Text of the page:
- Oral presentation
- Open Access
FUS-mediated functional neuromodulation for neurophysiologic assessment in a large animal model
Journal of Therapeutic Ultrasoundvolume 3, Article number: O23 (2015)
Focused ultrasound (FUS) is gaining momentum as a new modality of non-invasive neuromodulation of regional brain activity, with both stimulatory and suppressive potentials. The utilization of the method has largely been demonstrated in small animals. Considering the small size of the acoustic focus, having a diameter of only a few millimeters, FUS insonification to a larger animal’s brain is conducive to examining the region-specific neuromodulatory effects on discrete anatomical areas, including the white matter (WM) tracts. The study involving large animals would also establish preliminary safety data prior to its translational research in humans.
Sheep (all female, 25–40 kg, n = 8) were chosen for the transcranial application of FUS due to their round cranium and skull thickness (4–5 mm) that was close to that of humans. All procedures were approved by the local Institutional Animal Care and Use Committee, and done under the intravenous Tiletamine anesthesia. To provide the information for positioning of the FUS focus to the individual functional neuroanatomy, sheep’s brain was imaged using a 3T MRI scanner (GE VH, Waukesha, WI) using anatomical (both T1- and T2-weighted) and functional MR protocols (fMRI, T2*-weighted). The somatosensory and visual areas of the sheep brain were mapped while using sensorimotor (i.e. gentle 2 Hz squeeze of the right hind leg muscle) and visual (i.e. 2 Hz strobe lights to both eyes) stimuli. As guided by these neuroimage data, the sonication (250 kHz, single-element FUS transducer with radius-of-curvature of 7 cm) was transcranially delivered to the unilateral sensorimotor cortex, the optic radiation (WM tract) as well as the visual cortex. An acoustic intensity of 1.4–15.5 W/cm2 Isppa, tone-burst-duration of 1 ms, pulse-repetition frequency of 500 Hz (i.e. duty cycle of 50%), sonication duration of 300 ms, were used for the stimulation. A batch of continuous sonication ranging from 50 to 150 ms in duration were also given. Evoked electromyogram responses from the hind legs and electroencephalogram from the Fz and Oz-equivalent sites were measured. The histology of the extracted brain tissue (within one week and 2 months post-sonication) was obtained.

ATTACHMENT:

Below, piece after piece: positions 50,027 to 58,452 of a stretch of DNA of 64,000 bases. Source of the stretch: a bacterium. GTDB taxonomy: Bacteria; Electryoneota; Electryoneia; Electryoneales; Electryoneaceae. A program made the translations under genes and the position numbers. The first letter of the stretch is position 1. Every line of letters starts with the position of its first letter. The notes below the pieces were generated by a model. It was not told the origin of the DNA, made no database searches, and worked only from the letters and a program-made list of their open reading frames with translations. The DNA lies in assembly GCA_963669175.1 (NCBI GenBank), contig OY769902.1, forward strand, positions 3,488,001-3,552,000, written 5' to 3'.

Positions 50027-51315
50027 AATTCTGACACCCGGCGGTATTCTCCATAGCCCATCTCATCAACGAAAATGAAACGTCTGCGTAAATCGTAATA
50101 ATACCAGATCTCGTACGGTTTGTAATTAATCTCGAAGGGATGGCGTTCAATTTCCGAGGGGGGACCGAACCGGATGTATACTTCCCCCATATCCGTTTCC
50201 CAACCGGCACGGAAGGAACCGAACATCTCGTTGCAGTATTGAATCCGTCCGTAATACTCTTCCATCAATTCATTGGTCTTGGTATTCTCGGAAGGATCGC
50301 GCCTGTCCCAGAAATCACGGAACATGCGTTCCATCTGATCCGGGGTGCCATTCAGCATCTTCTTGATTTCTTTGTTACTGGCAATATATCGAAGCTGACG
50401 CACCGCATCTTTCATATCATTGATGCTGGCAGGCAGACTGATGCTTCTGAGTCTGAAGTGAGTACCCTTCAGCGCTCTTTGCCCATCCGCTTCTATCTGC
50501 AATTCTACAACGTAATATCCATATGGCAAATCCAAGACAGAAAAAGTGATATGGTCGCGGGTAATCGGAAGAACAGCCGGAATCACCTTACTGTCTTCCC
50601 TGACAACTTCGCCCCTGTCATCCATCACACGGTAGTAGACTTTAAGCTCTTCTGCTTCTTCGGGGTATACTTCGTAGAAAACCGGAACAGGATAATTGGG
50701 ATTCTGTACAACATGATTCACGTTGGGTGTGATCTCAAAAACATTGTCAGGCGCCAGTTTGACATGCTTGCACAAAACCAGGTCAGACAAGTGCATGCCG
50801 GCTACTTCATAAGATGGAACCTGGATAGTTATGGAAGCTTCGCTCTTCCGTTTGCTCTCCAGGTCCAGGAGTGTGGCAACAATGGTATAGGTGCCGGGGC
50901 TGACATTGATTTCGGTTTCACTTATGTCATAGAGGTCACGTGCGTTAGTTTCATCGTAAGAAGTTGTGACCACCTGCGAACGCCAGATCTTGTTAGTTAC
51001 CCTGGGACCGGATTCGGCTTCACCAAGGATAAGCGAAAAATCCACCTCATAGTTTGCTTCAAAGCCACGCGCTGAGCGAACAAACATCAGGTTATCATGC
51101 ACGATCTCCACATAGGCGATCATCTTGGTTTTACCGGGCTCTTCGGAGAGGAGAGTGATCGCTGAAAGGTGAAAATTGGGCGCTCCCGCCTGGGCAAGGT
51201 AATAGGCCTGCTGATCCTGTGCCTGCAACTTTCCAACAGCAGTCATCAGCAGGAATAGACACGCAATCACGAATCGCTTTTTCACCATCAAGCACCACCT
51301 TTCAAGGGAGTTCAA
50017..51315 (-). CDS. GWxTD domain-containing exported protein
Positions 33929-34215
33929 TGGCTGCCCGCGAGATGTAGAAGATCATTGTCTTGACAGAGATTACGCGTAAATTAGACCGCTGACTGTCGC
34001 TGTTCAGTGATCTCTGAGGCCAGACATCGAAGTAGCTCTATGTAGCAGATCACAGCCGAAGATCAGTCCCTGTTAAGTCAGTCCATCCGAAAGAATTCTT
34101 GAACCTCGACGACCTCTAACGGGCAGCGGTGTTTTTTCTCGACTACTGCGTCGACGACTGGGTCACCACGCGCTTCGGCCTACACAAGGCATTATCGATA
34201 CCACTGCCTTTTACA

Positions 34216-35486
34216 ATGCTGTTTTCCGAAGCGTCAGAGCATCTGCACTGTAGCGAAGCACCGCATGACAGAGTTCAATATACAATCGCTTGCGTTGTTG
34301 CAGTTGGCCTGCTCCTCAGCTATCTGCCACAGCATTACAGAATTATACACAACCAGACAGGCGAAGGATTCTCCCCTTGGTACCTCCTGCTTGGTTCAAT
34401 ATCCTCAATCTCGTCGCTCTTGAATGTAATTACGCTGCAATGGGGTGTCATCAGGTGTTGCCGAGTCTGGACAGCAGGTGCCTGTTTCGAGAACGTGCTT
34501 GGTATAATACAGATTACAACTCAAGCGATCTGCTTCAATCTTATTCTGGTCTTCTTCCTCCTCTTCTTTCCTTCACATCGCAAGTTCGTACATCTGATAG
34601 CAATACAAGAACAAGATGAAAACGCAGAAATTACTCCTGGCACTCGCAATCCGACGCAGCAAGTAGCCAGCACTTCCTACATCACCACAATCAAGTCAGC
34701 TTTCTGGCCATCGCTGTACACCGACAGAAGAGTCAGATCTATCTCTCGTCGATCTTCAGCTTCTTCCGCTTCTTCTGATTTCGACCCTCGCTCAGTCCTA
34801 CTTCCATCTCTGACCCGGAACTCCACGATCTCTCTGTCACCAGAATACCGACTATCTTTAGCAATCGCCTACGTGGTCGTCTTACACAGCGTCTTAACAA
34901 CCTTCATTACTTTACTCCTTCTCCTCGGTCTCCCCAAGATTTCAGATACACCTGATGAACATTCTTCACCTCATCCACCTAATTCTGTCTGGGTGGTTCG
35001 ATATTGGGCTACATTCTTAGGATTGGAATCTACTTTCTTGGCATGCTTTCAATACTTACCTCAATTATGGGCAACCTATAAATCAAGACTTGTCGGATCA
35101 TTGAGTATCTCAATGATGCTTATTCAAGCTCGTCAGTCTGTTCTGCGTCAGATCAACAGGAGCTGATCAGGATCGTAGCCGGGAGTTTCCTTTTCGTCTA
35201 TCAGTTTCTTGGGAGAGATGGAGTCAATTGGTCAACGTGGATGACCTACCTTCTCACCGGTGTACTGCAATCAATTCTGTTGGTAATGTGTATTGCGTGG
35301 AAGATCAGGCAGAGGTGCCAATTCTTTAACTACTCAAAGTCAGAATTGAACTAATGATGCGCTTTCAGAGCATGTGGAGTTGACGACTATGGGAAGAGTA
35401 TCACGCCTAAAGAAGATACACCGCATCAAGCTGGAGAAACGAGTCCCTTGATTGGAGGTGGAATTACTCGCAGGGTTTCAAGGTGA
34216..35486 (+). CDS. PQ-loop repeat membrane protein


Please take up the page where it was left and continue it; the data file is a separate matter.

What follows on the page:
Results and conclusions
The acoustic transmission measured through the extracted skulls (n = 8) was 41.5% of incident intensity. We detected a motor evoked potential (EP) from the hind leg muscle contralateral to the sonicated hemisphere above 6.9 W/cm2 Isppa (i.e. 3.5 W/cm2 Ispta), which served as a threshold intensity. The stimulation was not accompanied by the actual muscle movement. The amplitude of EP was greater than the one obtained using the lower acoustic intensity. Similarly, FUS-mediated visual EP was also detected at a similar threshold level without the presence of external lights. Continuous sonication also elicited stimulatory responses, suggesting that continuous short bursts of the FUS can also stimulate the brain. On the other hand, no response was detected from the sonication of the optic radiation, which indicates that FUS may not stimulate the WM tracts. The sheep’s health status was normal throughout all the sonication experiments. Histological analysis of the extracted brain showed no apparent biological damages. The transcranial FUS may serve as a novel tool to transiently and reversibly modulate regional brain functions, which will enable electrophysiological assessments on the function of an ablative target prior to FUS-mediated neurosurgery.
This study was supported by the Focused Ultrasound Foundation.